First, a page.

1:5:10:365 EcoTip Blog

April 22, 2008

:113 Prevent Back-Drafting

Filed under: :113 Prevent Back-Drafting — Tags: , , , , , — John Banta @ 12:28 am

Welcome to today’s 1:5:10:365 Tip for becoming a better steward for our home and planet.

1:5:10:113 EcoTip: Back-drafting is a serious condition that can lead to fire or carbon monoxide poisoning. It occurs when the gases for any combustion appliance or a fireplace flow into the house instead of up the chimney. It can be caused by some very simple mistakes especially in today’s very tight energy efficient structures.

http://www.epa.gov/iaq/homes/hip-backdrafting.html 

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 Additional Information

Suggested Review – :111, :112

 There are many forces that can work together to depressurize a home according to EPA these include: bathroom exhaust fans, kitchen range hoods, and clothes dryers and fireplaces. Other problems are “leaky return ducts near combustion equipment, leaky supply ducts outside the conditioned space, wind, and the stack effect (warm air rising in a building tends to depressurize lower areas). If these forces are great enough, they can work to suck air and combustion products back down the chimney or flue and into the house.”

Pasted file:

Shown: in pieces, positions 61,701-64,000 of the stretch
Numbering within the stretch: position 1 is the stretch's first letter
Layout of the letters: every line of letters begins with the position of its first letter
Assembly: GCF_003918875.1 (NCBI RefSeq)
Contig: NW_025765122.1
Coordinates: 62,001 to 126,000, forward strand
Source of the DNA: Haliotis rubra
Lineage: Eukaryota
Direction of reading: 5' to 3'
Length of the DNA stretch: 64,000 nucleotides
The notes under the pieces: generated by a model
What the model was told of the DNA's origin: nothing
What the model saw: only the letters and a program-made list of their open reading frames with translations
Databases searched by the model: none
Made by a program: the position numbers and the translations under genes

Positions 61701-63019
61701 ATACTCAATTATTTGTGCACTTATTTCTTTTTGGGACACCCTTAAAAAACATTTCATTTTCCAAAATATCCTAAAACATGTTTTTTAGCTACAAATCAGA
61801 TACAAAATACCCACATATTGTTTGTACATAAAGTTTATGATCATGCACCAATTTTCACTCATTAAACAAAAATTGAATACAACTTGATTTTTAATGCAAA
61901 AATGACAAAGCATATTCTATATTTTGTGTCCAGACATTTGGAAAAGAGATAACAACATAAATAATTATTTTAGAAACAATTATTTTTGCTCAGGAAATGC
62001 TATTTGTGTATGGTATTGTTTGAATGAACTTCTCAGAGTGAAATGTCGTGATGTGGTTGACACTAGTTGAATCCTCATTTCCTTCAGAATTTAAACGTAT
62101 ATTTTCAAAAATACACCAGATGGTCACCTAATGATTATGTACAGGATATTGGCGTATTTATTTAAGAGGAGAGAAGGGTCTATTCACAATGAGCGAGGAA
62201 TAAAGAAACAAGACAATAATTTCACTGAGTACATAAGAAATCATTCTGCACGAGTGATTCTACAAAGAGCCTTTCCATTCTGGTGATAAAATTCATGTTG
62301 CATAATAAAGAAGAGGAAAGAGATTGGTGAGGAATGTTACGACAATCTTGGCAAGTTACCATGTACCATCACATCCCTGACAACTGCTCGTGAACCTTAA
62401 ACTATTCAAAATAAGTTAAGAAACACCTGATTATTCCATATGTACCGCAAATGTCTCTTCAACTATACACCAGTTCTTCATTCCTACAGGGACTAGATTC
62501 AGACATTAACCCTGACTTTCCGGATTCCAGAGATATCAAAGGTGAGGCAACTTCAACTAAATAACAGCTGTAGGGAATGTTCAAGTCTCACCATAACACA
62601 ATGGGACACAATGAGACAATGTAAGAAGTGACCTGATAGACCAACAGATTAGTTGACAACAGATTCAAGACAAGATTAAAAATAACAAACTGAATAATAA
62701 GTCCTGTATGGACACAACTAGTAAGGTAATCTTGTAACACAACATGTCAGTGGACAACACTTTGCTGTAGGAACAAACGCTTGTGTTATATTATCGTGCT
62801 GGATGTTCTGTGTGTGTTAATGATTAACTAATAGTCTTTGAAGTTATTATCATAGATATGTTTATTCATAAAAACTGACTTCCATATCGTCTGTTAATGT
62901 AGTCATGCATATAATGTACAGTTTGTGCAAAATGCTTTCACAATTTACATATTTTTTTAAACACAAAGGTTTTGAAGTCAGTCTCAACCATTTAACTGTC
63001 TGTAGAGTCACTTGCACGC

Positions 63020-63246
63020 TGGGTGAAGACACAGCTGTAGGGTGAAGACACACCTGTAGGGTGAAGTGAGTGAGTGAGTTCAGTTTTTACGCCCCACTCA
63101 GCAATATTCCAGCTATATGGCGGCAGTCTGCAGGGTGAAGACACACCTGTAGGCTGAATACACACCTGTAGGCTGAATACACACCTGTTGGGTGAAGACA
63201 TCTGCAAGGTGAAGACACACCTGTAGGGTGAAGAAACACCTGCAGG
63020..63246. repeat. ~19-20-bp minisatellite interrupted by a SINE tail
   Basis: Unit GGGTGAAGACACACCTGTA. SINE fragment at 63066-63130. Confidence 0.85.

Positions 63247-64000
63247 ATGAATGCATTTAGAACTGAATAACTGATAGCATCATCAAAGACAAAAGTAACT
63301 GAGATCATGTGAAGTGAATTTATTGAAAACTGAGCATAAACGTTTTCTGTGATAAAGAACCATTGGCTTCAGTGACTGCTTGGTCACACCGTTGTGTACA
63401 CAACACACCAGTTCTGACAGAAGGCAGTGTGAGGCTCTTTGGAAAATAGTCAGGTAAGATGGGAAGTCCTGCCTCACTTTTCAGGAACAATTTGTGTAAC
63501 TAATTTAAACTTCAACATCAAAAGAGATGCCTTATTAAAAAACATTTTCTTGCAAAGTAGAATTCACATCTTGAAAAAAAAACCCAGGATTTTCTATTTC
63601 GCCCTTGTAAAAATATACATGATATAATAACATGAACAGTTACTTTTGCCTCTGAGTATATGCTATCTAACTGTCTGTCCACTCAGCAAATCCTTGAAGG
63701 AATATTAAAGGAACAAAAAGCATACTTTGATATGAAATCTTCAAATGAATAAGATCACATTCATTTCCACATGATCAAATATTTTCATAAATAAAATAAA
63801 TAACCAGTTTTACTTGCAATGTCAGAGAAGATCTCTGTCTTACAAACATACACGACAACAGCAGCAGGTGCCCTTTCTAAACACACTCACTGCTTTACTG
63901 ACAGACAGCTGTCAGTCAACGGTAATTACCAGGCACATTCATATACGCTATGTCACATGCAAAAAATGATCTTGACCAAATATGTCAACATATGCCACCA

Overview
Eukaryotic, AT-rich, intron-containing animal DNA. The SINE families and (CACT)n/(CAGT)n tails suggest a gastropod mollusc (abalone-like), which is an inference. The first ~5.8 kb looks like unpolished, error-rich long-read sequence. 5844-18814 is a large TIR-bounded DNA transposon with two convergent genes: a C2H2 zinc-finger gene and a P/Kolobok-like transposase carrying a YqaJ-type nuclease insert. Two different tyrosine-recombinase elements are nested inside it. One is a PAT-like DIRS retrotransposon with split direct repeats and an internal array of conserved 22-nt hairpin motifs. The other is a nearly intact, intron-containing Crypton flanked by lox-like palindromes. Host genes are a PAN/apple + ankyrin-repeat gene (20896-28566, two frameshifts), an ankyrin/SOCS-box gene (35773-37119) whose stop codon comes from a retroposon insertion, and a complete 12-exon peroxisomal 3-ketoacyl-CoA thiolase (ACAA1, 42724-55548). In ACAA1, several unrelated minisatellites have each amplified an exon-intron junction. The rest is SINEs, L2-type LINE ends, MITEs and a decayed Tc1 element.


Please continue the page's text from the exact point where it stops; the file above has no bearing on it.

Yesterday I talked about the importance of having doors properly undercut or a Return Air Pathway. Back-drafting is one important reason why!

Let’s say you have a balanced central heating system that has a single return air supply in a hallway and supply registers in each room. Furthermore you’ve just installed a carpet that fills the undercut under the door and substantially reduces the amount of air that can flow under the doorway. As long as the door is open, no problem, but when the door gets closed the air blowing into the bedroom can’t get back to the return. The bedroom becomes postively pressurized, but the rest of the home becomes negatively presurized. There isn’t enough air to satisfy the needs of the furnace system so air starts to flow from cracks and other available openings. In a leaky home, there is probably enough unintended air to satisfy the needs of the system, but when there isn’t enough air, the air has to come from somewhere like by back-drafting down the flue pipe for hot water heater or the furnace. If the furnace or hot water heater is in the house and doesn’t have an unblocked fresh air supply, the combustion gases can flow out into the living space. If the combustion gases have already been burned – the risk is carbon monoxide poisoning. If the gases haven’t been burned, they may ignite and cause a fire. this is just one of several dangerous back-drafting situations. EPA discusses more at: http://www.epa.gov/iaq/homes/hip-backdrafting.html 

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